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TAYLORVILLE — Veterans Day, originally known as Armistice Day, officially began in 1918 to recognize the conclusion of the First World War. The federal holiday still takes place own the eleventh day of the eleventh month but now recognizes all Veterans, past and present. Here in Christian County we have some of the most generous service members who remain dedicated to continual service to the United States of America as well as their fellow Veterans alike. The American Legion in Taylorville has been the home to many of these brave men and woman.
Veterans Day was celebrated this passed Saturday, Nov. 11 at the American Legion, throughout the county and the country as a whole. While the audience found their seats the Taylorville Municipal Band, under the direction of Chris Gunn, filled the room with classic tunes of old. Master of Ceremony Glen Goodrich announced Boy Scouts of America Troop #4495 who dawned the flags of service. MIA POW, Army, Marine Corps, Navy, Space Force and Coast Guard banners were all brought in with honor and informative detail.
Guest speaker of the morning, Delmar Buske, was next to speak. His speech contained several real life stories and brought with it many different emotions.
“Most Americans profess to truly love our veterans.” He states. “Especially on gatherings like this one on Veterans Day and Memorial Day. And while their feelings are sincere it is important to remember that veterans are defending us three-hundred sixty-five (365) days a year. The heroism that has been demonstrated time and again by veterans from the American Revolution to the Global War on Terrorism is sometimes unnoticed by many who enjoy the security that their sacrifice has provided.”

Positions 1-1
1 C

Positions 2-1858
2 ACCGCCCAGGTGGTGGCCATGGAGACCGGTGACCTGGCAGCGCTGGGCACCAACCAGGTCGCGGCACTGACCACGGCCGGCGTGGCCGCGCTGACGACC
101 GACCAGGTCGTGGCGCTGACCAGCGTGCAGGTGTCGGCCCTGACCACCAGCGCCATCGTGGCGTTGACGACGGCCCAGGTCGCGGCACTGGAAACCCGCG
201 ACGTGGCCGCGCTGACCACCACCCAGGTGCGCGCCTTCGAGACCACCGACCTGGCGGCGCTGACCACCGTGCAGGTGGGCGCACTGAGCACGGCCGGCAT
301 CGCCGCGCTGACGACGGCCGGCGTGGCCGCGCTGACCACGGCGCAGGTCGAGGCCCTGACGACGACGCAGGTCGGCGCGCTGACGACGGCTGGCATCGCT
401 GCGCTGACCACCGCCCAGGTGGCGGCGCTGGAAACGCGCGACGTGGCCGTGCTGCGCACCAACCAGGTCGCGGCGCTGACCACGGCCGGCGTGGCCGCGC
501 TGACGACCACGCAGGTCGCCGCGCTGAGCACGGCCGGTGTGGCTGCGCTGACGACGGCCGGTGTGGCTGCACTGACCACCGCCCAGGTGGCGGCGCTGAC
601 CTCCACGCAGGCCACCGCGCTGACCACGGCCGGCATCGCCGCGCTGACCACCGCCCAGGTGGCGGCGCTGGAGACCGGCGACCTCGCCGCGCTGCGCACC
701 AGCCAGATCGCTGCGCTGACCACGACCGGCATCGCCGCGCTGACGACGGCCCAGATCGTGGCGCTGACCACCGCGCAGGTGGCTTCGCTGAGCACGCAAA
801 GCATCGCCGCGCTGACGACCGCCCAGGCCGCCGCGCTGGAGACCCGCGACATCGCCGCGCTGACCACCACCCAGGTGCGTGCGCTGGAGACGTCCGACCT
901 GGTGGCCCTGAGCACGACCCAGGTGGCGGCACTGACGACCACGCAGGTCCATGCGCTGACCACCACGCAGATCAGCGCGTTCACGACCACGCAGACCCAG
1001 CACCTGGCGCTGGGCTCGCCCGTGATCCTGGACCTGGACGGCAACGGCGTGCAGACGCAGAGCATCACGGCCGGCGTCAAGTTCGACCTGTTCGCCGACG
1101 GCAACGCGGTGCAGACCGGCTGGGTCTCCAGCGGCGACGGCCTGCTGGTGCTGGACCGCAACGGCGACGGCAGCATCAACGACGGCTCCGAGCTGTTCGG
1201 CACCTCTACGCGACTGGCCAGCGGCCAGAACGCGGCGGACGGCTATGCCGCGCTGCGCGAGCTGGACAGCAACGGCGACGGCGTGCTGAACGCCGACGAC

Each veteran that was present in the crowd had the opportunity to stand and be recognized for their service. One Mt. Auburn individual, Gail Cary (82), stopped and gave a few words of his own.
“Veterans Day is something not a whole lot of people celebrate but veterans all know how to do it.” He said.
Cary was born and raised on a farm in Mt. Auburn. He received his fifty-year certificate with the American Legion last year. His Vietnam-era service included basic training at Fort Leonard Wood in Missouri and duties that included bridge construction and engineering. His message to future veterans is short and gets right to the point.
“Join the Legion.” He says. “Do something. Be proactive not reactive.”
Gail, along with his wife Betty, have dedicated their time to serving not only their country but their fellow man as well.
Many veterans like Cary would tell their stories with heavy detail thought the afternoon at Veterans Point Memorial and then into the night at the VFW. Stories that will linger in the air for generations to come. We honor their sacrifices locally and nation-wide year after year for this exact reason.